Frequently Asked Questions
Q: What will happen on my first court date and do I have to be there if I have a Lawyer or Criminal Defense Attorney?
A: The first Criminal Court date is called an arraignment. On this day a plea will be entered to the charges (guilty, not guilty or no contest). Usually, the police reports and a list of charges (Complaint) are obtained. The defendant in misdemeanor cases will usually not have to be present if represented by an attorney. On Felony cases, Bail can be reduced or the attorney can argue for an O.R. or release on one's own recognizance, thus eliminating the need to post bail if the client is in custody. There are significant dangers in showing up to an arraignment without a lawyer, particularly if you are currently on probation for another case or if you were released on O.R. or low bail, the Judge could raise your bail and remand you into custody.
Q. I was arrested for Spousal Abuse and battery but my wife was upset and says she made a mistake when she called the police. Can she have the domestic violence charges against me dropped?
A. No, only the District Attorney can drop the charges against you and this is unlikely to occur. A victim of domestic violence or what is commonly called spousal or co-habitant battery often attempts to recant the statement they made to police in order to have the charges dropped against an abusive spouse. In the past this has led to a cycle of continuous abuse. The District Attorney Office prefers to file charges and let the courts decide issues of domestic violence. However, A Lawyer can intervene and may be able to convince the D.A. evidence is lacking and get the charge dropped
Q. The police did not read me my rights, will my case be dismissed?
A. Law enforcement personnel are required to read you your "Miranda rights" only if two criteria are met. You must be in custody (usually "arrested"), and you must be interrogated (questioned about the details of the crime). A Miranda warning violation does not automatically result in the dismissal of a case. The statements that you made after the violation would be suppressed and not admissible as evidence if a lawyer is not provided.
Q. I only took a small item from the store. Why have I been charged with burglary and not shoplifting?
A. The key distinction between being charged with burglary (entering a structure with the intent to steal) and shoplifting (petty theft) is when was the intent to steal formed in their mind. Essentially, if a person enters the store with the prior intent to steal something then they are committing burglary. If they enter for other reasons and decide in the store to simply take an item of small value then it is petty theft. Intent is the key element that must be established for a burglary charge. Intent is often established by being in possession of false receipts and already having empty bags to place stolen items, etc.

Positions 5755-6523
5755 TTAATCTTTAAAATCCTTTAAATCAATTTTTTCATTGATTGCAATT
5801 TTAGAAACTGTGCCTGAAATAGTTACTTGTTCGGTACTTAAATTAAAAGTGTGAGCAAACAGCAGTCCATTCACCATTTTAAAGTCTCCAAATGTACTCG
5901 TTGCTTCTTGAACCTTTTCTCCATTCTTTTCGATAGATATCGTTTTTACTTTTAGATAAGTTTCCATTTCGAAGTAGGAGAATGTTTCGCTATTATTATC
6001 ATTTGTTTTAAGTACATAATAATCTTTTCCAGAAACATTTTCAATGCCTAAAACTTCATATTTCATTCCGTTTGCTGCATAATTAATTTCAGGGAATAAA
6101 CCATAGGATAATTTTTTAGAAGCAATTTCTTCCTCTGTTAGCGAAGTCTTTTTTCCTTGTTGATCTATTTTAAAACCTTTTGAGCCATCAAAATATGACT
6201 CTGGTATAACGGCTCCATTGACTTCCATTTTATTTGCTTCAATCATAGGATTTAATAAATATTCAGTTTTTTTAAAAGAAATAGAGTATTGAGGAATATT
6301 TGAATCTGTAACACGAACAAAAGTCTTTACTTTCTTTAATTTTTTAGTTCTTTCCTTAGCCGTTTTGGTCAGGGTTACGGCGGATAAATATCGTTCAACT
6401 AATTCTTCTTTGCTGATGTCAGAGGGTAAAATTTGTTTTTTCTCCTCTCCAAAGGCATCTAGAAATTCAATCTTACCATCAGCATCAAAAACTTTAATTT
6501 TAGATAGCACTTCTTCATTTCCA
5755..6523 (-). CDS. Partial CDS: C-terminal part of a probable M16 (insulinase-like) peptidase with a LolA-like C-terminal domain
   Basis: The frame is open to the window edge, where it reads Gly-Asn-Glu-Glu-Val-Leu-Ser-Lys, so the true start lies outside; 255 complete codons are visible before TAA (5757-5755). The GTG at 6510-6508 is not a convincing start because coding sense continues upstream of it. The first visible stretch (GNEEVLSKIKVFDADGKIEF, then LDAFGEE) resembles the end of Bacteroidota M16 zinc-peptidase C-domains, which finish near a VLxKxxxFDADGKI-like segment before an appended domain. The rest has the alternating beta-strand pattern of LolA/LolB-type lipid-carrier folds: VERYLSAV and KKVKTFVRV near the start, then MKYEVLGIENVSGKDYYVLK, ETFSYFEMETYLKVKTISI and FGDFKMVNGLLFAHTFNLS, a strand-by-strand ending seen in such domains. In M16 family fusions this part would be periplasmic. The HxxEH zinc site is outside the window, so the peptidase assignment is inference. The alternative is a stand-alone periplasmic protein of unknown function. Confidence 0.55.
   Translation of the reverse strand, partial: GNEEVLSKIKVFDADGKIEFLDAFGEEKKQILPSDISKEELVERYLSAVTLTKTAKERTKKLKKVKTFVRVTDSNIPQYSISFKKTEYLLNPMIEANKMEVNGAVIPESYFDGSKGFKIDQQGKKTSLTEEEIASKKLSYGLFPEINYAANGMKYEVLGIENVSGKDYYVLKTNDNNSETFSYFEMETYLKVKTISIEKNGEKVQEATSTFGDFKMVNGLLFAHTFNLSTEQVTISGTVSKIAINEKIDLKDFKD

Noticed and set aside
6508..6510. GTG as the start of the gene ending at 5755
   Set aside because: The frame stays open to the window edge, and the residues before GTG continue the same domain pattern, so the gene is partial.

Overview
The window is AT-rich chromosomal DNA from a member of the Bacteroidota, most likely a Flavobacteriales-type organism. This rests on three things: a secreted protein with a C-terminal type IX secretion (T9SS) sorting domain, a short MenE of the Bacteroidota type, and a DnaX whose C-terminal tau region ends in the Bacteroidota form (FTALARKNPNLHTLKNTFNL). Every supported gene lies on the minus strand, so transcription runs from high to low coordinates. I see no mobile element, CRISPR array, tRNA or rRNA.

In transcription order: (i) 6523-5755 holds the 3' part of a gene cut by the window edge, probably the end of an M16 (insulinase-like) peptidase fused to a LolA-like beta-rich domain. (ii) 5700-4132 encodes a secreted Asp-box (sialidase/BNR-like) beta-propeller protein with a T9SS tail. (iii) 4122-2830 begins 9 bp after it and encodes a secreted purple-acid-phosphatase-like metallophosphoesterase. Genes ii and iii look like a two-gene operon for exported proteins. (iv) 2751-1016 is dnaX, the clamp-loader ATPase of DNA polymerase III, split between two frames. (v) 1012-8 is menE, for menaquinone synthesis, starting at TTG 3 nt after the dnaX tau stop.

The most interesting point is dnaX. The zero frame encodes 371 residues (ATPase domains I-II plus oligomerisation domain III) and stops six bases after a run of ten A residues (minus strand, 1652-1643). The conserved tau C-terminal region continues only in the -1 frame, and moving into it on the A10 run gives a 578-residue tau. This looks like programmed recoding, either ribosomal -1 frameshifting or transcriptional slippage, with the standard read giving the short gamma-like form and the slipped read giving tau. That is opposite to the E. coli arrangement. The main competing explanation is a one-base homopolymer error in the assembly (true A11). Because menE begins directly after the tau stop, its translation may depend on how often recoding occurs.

Q. The police said I blew a.07%. Why was I still arrested and charged with a DUI?
A. An arrest for DUI can be made at any blood alcohol level. Some counties routinely prosecute people with blood alcohol levels below a .08% Blood Alcohol Concentration (BAC). Often the decision to arrest is dependent upon the performance on the field sobriety tests (balance & coordination) and the driving pattern (weaving, speeding or an accident, etc.). An officer can arrest for simply being under the influence of alcohol or drugs with no reference to your blood alcohol level at all! The District Attorney would then file a 23152(a) CVC charge, which is simply driving under the influence of alcohol. Again, this would likely be based on the police observations of your driving pattern and performance on the field sobriety tests.
Q: If I have a good case, should I wait to contact the DMV about a hearing?
A: No, the criminal case and DMV suspension of your license in DUI cases are completely separate actions. You must request a hearing within ten days of arrest to avoid the automatic suspension of your driver's license by the DMV. Our Lawyer can handle this for you.
Q. What is a DMV administrative hearing?
A. In most circumstances where DMV orders a discretionary action against a person's driving privilege, that person has the right to a hearing before the department to contest the action and review the evidence supporting it. You must request a hearing within a set period of time of receiving notice of the action against the driving privilege. The hearing is tape recorded and may be conducted by telephone or in person. The hearing is held before a Driver Safety Hearing Officer of the department. At the hearing, the driver is informed of the legal grounds for the action, and has the opportunity to review and challenge the evidence of the department, and to present evidence, witnesses and testimony to persuade the department to modify or rescind the action. The rules that control these hearings are found in the Vehicle Code, the Government Code (Administrative Procedures Act) and in various Appellate and Supreme Court rulings. Following the hearing, the Driver Safety Hearing Officer will make a decision to uphold (sustain), modify, or rescind (set aside) the DMV action. A Lawyer is essential.
Q. What are my legal rights at a DMV administrative hearing?